Yet despite ministerial assurances, several policy trends perversely serve to counter the urgent culture change that is needed. First, statutory regulation in health and social care is now less direct, relying increasingly on self-reporting by providers against set standards - and trusting them to do so. Second, more and more such care will be provided in future in the independent sector and in people's homes, often by new providers with profit in mind. Third, the measures contained in the Local Government and Public Involvement Bill will serve to severely limit access by lay community observers to local wards and care homes and, where requested, to the domestic setting.
Independent public involvement at the local level is essential to achieving the vital culture change the joint committee has demanded. Abuse and poor practice thrive behind closed doors and drawn curtains. The work of patient and public involvement forums in the past three years has shown how important community engagement is in finding out what elderly people really think privately about the way they are being treated.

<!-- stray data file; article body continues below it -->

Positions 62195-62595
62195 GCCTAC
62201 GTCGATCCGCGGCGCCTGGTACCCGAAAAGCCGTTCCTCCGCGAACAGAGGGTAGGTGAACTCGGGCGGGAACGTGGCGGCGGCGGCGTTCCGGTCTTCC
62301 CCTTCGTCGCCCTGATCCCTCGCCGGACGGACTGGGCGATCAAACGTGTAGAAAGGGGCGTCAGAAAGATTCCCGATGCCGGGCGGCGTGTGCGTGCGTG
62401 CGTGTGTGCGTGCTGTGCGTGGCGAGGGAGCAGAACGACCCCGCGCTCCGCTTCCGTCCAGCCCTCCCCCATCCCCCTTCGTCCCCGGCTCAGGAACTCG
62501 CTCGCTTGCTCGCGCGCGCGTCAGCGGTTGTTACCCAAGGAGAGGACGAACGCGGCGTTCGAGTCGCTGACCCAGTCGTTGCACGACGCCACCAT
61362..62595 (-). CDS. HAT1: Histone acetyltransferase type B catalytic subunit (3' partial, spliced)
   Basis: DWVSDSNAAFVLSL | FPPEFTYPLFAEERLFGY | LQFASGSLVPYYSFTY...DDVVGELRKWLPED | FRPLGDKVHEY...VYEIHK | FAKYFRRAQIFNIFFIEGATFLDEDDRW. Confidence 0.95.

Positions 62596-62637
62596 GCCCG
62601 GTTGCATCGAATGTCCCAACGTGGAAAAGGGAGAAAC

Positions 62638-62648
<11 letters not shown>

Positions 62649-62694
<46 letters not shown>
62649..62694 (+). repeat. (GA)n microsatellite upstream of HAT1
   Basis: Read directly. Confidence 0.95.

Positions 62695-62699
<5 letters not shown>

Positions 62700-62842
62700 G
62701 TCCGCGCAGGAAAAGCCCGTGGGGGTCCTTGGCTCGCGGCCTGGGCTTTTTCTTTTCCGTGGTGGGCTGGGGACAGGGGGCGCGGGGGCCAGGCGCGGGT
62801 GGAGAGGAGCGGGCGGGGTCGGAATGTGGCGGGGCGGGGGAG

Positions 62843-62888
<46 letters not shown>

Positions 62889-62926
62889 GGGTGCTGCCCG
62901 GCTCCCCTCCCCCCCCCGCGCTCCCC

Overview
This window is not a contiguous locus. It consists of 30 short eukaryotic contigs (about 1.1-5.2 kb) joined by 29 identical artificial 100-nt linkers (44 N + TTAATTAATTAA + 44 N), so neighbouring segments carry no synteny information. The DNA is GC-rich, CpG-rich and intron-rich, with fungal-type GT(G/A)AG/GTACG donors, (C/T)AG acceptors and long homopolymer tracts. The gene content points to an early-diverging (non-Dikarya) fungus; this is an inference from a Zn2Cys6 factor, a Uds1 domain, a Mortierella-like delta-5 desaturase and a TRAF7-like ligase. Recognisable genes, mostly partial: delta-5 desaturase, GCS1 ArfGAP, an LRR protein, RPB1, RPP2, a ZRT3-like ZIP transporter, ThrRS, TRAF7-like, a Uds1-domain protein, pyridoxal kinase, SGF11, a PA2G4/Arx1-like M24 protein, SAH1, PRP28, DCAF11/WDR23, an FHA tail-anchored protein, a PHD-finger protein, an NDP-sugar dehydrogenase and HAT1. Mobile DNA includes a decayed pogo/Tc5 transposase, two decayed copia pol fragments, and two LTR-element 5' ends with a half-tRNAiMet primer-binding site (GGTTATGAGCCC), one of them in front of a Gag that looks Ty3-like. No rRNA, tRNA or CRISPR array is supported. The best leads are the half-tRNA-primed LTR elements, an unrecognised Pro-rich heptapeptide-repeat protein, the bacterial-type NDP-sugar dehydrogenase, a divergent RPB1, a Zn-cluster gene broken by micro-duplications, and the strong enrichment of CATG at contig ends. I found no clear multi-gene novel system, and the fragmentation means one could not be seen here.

Abolishing the forums, curtailing the independence of local involvement structures and watering down their powers to visit, observe, and listen to patients, providers and carers is quite contrary to the opening up of elder care that is now needed.
The only real safeguard for the elderly vulnerable patient is for their care to be delivered in a place that is part of and not separate from the community. For that to happen, there must be proper arrangements, with teeth, for the eyes and ears of the community to access the point of delivery of care, and for them to be a hostage to no-one in speaking out about what they find.
It is not too late for fresh thinking to take place on the bill.
Sharon Grant is chair of the Commission for Patient and Public Involvement in Health.